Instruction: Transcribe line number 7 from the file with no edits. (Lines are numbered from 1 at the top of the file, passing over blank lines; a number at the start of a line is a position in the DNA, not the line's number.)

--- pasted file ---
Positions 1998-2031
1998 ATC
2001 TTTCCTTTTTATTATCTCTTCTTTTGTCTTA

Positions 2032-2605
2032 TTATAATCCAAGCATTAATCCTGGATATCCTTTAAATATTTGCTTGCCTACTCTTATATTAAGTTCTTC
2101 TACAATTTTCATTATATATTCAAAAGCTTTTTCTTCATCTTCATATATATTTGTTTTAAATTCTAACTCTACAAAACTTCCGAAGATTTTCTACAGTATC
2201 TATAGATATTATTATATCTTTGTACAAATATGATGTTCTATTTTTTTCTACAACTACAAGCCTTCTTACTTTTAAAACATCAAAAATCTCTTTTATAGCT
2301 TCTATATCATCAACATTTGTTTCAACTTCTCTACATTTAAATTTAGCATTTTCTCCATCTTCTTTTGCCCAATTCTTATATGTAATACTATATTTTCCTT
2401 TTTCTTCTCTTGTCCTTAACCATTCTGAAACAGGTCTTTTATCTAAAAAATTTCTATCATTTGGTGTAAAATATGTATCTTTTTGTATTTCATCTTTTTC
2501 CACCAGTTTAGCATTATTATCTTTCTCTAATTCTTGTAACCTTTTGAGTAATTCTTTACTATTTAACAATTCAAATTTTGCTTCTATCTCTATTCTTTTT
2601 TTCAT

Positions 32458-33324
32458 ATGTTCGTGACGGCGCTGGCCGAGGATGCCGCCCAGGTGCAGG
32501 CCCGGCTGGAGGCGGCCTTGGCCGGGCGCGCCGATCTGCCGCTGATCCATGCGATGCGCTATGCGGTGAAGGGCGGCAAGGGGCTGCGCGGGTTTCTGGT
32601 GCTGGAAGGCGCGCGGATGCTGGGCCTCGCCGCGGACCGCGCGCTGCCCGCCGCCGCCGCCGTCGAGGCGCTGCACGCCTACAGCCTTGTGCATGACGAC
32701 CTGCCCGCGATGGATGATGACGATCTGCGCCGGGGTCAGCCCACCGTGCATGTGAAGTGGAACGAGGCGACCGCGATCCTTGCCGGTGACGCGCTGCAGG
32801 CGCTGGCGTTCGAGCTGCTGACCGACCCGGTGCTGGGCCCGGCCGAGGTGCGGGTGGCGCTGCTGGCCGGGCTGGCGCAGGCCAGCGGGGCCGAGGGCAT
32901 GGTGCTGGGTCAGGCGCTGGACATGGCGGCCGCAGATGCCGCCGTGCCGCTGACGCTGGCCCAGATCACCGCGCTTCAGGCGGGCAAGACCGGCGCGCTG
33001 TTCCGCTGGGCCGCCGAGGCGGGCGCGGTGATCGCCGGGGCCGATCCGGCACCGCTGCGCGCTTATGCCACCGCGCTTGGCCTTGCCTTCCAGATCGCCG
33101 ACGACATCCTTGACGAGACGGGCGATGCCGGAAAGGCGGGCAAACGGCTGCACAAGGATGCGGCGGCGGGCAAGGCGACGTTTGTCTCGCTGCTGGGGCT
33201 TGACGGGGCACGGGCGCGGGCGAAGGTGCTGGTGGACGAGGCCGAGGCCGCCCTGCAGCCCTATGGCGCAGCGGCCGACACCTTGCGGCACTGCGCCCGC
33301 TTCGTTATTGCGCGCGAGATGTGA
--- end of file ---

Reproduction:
2201 TATAGATATTATTATATCTTTGTACAAATATGATGTTCTATTTTTTTCTACAACTACAAGCCTTCTTACTTTTAAAACATCAAAAATCTCTTTTATAGCT